In June 2020, together with the leading municipal associations and other German network operators, we revised and updated the existing agreement on the exchange of information for the expansion of mobile networks that has been in place since 2001. Its goal is to ensure that municipalities are involved in establishing the 5G networks and in a swift and conflict-free expansion of the network infrastructure. In addition, the four network operators added a regulation for the expansion of small cells to the 2020 agreement with the municipal associations. Network operators had already agreed to this in February 2020 in their voluntary commitment to the German government.
Policy on Electromagnetic Fields
The policy on electromagnetic fields (EMF ) in force throughout the Group since 2004 plays a primary role: Our EMF Policy contains uniform minimum requirements for mobile communications and health that go far beyond the national legal requirements. Our policy provides our national companies with a mandatory framework that makes sure that the topic of mobile communications and health is addressed in a consistent, responsible way throughout the Group. All of our national companies have officially accepted the EMF Policy and implemented most of the required measures.
Our EMF Policy stipulates the following principles and measures:
We place importance on openly discussing issues involved in mobile communications. We make all relevant information regarding our mobile communications equipment in Germany accessible to the public, e.g., on the EMF database operated by the German Federal Network Agency.
We provide consumer information that is easy to understand and pursue a fact-based, sound information policy. On our Group website we provide the latest information to those interested. We also provide our customers with information online on the SAR levels of their mobile devices. Additional details are also available in the shops and through our free environmental hotline.
We rely on close collaboration and constructive dialog with all those involved, including municipalities, when it comes to network expansion. Our goal is to find amicable solutions and negotiate acceptable compromises, which can only be achieved by responding fairly to critical arguments and being ready to learn from mistakes.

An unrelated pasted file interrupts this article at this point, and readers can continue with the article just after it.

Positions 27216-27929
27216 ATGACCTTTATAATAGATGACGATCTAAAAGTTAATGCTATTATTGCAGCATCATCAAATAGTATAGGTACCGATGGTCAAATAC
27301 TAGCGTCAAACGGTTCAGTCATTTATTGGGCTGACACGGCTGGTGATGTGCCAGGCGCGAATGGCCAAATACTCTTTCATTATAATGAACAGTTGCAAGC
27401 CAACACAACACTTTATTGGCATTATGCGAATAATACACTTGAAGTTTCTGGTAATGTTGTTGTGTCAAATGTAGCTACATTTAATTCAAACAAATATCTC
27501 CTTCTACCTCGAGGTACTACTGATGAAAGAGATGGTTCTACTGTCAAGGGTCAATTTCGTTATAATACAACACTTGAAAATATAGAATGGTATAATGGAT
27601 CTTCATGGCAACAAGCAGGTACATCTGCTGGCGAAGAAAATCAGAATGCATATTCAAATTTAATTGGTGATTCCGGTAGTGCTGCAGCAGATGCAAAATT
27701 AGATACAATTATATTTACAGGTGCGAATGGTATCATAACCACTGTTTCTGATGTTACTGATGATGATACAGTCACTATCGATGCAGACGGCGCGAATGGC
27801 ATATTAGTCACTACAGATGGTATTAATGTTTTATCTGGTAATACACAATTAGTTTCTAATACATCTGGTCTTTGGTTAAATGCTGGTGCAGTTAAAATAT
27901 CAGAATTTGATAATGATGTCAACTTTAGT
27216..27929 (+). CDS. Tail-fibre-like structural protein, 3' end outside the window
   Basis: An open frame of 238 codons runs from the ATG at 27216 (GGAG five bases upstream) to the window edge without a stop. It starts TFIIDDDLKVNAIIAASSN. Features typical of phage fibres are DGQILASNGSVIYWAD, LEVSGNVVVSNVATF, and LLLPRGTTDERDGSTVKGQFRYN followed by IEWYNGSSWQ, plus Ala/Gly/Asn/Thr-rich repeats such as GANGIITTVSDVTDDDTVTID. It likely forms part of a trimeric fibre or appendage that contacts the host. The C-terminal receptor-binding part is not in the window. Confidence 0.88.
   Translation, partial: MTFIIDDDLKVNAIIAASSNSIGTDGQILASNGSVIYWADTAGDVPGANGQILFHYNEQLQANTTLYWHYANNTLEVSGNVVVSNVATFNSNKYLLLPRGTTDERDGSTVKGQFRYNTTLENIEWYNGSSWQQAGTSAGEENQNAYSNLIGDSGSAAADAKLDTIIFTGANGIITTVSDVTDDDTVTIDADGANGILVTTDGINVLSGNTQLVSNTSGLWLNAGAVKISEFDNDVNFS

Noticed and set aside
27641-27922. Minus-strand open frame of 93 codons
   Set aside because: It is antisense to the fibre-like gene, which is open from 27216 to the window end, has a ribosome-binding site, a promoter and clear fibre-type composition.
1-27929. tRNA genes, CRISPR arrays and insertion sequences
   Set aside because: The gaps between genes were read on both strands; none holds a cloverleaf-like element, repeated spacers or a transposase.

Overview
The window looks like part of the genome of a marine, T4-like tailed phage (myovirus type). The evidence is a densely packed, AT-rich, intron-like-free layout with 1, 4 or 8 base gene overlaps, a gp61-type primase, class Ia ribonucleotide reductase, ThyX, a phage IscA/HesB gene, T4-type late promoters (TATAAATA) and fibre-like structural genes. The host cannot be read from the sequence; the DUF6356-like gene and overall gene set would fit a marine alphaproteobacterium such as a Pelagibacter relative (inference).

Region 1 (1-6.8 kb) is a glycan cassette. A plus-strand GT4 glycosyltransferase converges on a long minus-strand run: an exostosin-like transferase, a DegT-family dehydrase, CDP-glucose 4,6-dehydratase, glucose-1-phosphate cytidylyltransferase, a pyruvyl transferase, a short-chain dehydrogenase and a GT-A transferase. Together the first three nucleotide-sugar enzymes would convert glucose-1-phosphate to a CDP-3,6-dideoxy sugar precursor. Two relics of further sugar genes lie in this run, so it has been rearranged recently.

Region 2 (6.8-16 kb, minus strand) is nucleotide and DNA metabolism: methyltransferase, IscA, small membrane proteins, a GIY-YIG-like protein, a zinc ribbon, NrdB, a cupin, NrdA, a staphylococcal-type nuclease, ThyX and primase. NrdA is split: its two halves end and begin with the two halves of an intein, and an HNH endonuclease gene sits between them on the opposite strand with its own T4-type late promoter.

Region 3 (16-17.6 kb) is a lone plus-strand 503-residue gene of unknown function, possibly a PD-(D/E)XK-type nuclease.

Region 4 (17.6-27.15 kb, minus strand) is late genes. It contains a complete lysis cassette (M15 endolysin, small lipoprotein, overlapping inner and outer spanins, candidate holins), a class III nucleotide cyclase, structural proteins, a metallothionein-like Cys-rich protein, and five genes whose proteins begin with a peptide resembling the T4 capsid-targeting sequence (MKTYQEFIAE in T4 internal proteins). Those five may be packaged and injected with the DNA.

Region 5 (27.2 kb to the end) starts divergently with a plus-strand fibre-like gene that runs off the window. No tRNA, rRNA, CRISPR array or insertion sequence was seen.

Our guidelines call for promoting targeted research, scientific excellence, transparency, objectivity, and intelligibility.
Electromagnetic fields (EMFs) are a prevalent part of our connected world, even if we are not able to perceive them directly. Their effects on our health remain a topic of discussion. Deutsche Telekom, like all providers, must ensure that the statutory threshold values are observed in mobile communications. In Germany, the threshold values are set by the Federal Government and are based on the recommendations of the International Commission on Non-Ionizing Radiation Protection (ICNIRP).
The effects of EMFs have been thoroughly researched over the past decades in numerous scientific studies. The World Health Organization (WHO) analyzes the findings of scientific research and most recently made a statement regarding the results in 2014. In its statement, it concludes that the current threshold values for EMFs ensure that mobile communications technology can be used safely but that further research is required. In 2020, after evaluating current scientific research, the ICNIRP once again confirmed the protection concept for EMFs, as they occur in mobile communications. According to ICNIRP, the threshold values ensure comprehensive protection for people and the environment. This also applies to frequency ranges used by 5G, because, like earlier network types, 5G requires high security standards. Safe operation of mobile communications technology in Germany is therefore ensured.
Deutsche Telekom has made a commitment to actively address scientific research on mobile communications and health. We provide detailed information on our Group website on the latest technology and scientific risk assessments published by expert committees. In 2020, for instance, we updated our „Fakten zu Mobilfunk und Gesundheit” (“Facts about mobile communications and health”) brochure and our flyer, which contains answers to the 14 most important questions regarding mobile communications and health. In addition, we published explanatory videos in the reporting year – on issues such as threshold values, health protection, and on our cooperation with municipalities when planning new sites.
Together with the three other 5G licensees - Telefónica Germany, Vodafone, and 1&1 Drillisch - we provide support for Informationszentrum Mobilfunk (mobile communications information center). The portal provides scientific facts about basic issues relating to mobile communications, some of which are subject to controversial public debate – health and safety, technology and network build-out, environment and sustainability, and politics and legal questions. In 2020 the information center joined forces with the German Association of Towns and Municipalities (DStGB) and published two new brochures on „5G“ and „Information and dialog on network build-out“.
Further information on this subject can be found under “CR facts”.